IN THE MATTER OF MADELYNN T. ERIE COUNTY DEPARTMENT OF SOCIAL SERVICES, PETITIONER-RESPONDENT; and REBECCA M., RESPONDENT-APPELLANT.
J. PAJAK, ALDEN, FOR RESPONDENT-APPELLANT.
R. POULOS, BUFFALO, FOR PETITIONER-RESPONDENT.
C. SCHOPP, ATTORNEY FOR THE CHILD, THE LEGAL AID BUREAU OF
BUFFALO, INC., BUFFALO (CHARLES D. HALVORSEN OF COUNSEL).
PRESENT: CENTRA, J.P., PERADOTTO, DEJOSEPH, CURRAN, AND
from an order of the Family Court, Erie County (Sharon M.
LoVallo, J.), entered September 4, 2015 in a proceeding
pursuant to Social Services Law § 384-b. The order,
among other things, adjudged that respondent had abandoned
the subject child.
hereby ORDERED that the order so appealed from is unanimously
affirmed without costs.
Respondent mother appeals from an order that terminated her
parental rights with respect to her daughter on the ground of
abandonment. We affirm.
Services Law § 384-b (5) (a) provides that "a child
is abandoned' by his [or her] parent if such parent
evinces an intent to forego his or her parental rights and
obligations as manifested by his or her failure to visit the
child and communicate with the child or agency, although able
to do so and not prevented or discouraged from doing so by
the agency." A child is deemed abandoned when the parent
engages in such behavior "for the period of six months
immediately prior to the date on which the petition [for
abandonment] is filed" (§ 384-b  [b]). "In
the absence of evidence to the contrary, such ability to
visit and communicate shall be presumed" (§ 384-b
 [a]). Here, the mother does not dispute that she failed
to maintain contact for the statutory period, but she
contends that her period of hospitalization and her repeated
drug abuse constitute valid defenses to the claim of
abandonment. We reject that contention.
the abandonment context, [a] court shall not require a
showing of diligent efforts, if any, by an authorized agency
to encourage the parent to perform the acts specified in
paragraph (a) of this subdivision' " (Matter of
Gabrielle HH., 1 N.Y.3d 549, 550, quoting Social
Services Law § 384-b  [b]; see Matter of Lundyn
S. [Al-Rahim S.], 128 A.D.3d 1406, 1407; Matter of
Angela N.S. [Joshua S.], 100 A.D.3d 1381, 1382).
"Rather, it was [the mother's] burden, which [she]
failed to meet, to show that there were circumstances
rendering contact with the child or agency infeasible, or
that [she] was discouraged from doing so by the agency"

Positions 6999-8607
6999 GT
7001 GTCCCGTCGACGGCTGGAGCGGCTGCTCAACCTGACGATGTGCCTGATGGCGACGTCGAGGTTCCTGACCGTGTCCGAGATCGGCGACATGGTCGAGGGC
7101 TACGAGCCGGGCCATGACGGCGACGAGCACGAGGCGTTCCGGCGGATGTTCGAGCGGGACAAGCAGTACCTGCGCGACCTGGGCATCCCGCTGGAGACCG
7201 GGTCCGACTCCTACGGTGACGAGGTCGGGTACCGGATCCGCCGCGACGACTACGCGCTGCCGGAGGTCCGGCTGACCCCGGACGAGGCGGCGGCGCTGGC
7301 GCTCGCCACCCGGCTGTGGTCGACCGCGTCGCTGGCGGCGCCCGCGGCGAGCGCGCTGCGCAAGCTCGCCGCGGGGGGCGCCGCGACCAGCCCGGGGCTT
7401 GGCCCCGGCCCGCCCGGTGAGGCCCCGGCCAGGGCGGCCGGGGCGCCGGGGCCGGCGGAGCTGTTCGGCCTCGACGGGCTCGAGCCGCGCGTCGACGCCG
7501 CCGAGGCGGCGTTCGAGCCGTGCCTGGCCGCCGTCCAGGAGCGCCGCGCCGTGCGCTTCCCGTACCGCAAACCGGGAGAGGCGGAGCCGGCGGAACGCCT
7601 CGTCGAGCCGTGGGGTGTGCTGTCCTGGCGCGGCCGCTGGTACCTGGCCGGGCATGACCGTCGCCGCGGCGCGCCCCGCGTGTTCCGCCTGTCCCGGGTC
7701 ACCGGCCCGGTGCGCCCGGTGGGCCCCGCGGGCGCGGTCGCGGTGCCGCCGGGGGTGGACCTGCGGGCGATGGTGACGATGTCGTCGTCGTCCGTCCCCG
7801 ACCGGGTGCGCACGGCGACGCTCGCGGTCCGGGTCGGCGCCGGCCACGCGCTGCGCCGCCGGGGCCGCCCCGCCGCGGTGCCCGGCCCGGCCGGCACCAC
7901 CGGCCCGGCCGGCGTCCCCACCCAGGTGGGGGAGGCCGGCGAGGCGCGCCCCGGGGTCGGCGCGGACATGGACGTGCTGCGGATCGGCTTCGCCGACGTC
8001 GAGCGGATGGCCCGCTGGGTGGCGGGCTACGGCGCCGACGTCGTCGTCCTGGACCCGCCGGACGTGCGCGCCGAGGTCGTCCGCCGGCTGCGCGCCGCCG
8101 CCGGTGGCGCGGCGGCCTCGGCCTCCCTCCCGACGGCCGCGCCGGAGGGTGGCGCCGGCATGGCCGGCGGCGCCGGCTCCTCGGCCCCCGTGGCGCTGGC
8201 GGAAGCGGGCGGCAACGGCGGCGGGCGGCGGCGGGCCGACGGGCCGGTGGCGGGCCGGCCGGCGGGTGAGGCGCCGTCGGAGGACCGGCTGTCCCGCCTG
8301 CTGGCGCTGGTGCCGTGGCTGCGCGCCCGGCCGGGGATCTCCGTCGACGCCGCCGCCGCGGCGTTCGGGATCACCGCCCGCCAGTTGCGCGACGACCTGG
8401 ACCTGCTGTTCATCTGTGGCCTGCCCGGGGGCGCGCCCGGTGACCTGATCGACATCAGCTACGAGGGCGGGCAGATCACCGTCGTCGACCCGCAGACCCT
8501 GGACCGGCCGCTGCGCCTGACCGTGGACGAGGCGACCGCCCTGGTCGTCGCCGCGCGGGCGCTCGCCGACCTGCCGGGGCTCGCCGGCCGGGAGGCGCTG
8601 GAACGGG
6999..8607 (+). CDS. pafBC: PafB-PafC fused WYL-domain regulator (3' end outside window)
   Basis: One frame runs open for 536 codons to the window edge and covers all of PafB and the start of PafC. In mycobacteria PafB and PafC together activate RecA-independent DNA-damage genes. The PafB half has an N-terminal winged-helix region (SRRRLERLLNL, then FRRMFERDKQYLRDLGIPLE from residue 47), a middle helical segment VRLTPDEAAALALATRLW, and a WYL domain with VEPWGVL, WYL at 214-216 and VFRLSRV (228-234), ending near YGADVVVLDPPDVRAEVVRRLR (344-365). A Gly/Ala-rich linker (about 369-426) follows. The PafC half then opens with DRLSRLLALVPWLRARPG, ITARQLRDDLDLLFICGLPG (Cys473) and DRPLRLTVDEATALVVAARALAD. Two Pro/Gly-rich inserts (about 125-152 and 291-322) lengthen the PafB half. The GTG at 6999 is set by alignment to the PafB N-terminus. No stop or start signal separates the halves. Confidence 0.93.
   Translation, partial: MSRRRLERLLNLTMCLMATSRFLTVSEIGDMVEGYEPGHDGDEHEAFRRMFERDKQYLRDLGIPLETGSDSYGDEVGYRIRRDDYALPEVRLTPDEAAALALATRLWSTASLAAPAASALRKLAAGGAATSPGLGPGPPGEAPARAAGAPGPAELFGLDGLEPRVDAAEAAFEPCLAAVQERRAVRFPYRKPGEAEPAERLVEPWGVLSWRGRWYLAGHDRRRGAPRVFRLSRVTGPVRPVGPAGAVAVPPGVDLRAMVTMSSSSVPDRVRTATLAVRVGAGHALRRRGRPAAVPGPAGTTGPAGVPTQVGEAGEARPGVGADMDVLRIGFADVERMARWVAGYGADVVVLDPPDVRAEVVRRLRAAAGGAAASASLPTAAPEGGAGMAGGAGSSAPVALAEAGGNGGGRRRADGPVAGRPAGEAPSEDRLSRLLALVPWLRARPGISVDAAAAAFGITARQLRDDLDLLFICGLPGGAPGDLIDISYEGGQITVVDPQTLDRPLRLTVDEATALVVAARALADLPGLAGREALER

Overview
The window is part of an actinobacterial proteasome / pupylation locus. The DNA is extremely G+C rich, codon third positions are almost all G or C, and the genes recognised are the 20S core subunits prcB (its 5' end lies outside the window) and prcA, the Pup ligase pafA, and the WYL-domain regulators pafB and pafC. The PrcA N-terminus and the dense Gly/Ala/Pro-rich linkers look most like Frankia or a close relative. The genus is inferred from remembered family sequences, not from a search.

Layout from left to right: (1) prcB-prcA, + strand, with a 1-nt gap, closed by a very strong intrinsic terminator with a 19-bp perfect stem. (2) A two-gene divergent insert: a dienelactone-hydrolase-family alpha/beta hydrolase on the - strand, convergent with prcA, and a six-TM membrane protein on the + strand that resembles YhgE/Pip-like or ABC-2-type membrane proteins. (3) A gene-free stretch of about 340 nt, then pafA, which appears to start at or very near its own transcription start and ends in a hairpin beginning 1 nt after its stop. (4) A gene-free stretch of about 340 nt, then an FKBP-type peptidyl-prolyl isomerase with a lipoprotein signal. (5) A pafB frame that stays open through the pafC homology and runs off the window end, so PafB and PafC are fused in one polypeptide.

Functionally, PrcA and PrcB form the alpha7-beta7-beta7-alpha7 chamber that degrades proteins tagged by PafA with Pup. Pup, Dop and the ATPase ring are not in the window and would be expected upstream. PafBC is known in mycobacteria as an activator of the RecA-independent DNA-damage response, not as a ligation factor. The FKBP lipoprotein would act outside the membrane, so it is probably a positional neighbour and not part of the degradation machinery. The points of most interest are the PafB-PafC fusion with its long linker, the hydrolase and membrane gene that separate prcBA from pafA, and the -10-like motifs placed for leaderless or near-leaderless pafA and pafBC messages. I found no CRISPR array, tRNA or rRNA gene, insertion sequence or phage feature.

(Matter of Regina A., 43 A.D.3d 725, 725; see
Matter of Miranda J. [Jeromy J.], 118 A.D.3d 1469,
1470). "Hospitalization... does not automatically excuse
a parent from maintaining the contacts required under the
Social Services Law" (Matter of Crystal C., 219
A.D.2d 601, 602), and the mother failed to submit any
supporting documentary evidence to substantiate the length,
severity, or extent of her purported illness and
hospitalization (see Matter of Ruth R. [Diana P.],
115 A.D.3d 531, 531-532; see generally Matter of
I.R., 153 A.D.2d 559, 560). In our view, the mother
"failed to show that... her hospitalization... so
permeated [her] life that contact was not feasible'
" (Matter of Andre W., 298 A.D.2d 206, 206;
see Matter of Christina S., 251 A.D.2d 982,
the mother was released from her hospitalization, her only
attempt at establishing any contact with the child or
petitioner was a vague request for the child's
grandmother to obtain the relevant contact information for
her. Even assuming, arguendo, that the grandmother obtained
the relevant contact information from petitioner on behalf of
the mother, "we conclude that such insubstantial contact
[was] insufficient to defeat the claim of abandonment'
" (Lundyn S., 128 A.D.3d at 1407; see
Matter of Nadine Nicky McD. [Vernice H.], 138 A.D.3d
495, 495; Miranda J., 118 A.D.3d at 1470). The
mother further contends that she never followed up on that
request because she was "actively using" drugs,
which had the effect of "disturb[ing her] mind, "
and that the intensity of her addiction demonstrates that her
drug use "permeate[d] her life." We reject that
contention and conclude that the mother's vague and
conclusory testimony "failed to establish that her
alleged health problems and other hardships permeated [her]
life to such an extent that contact was not feasible'
" (Matter of Dahata R., 278 A.D.2d 894, 894;
see Ruth R., 115 A.D.3d at 531-532).
the mother's period of incarceration does not excuse her
failure to contact the child or petitioner (see Matter of
Lindsey B., 16 A.D.3d 1078, 1078; Matter of
Ashton, 254 A.D.2d 773, 773, lv denied 92
N.Y.2d 817) and, insofar as there appears to have been a week
prior to the filing of the petition when the mother was not
incarcerated, there is no evidence in the record of any
attempt by the mother to contact or communicate with
petitioner, the child, or the child's ...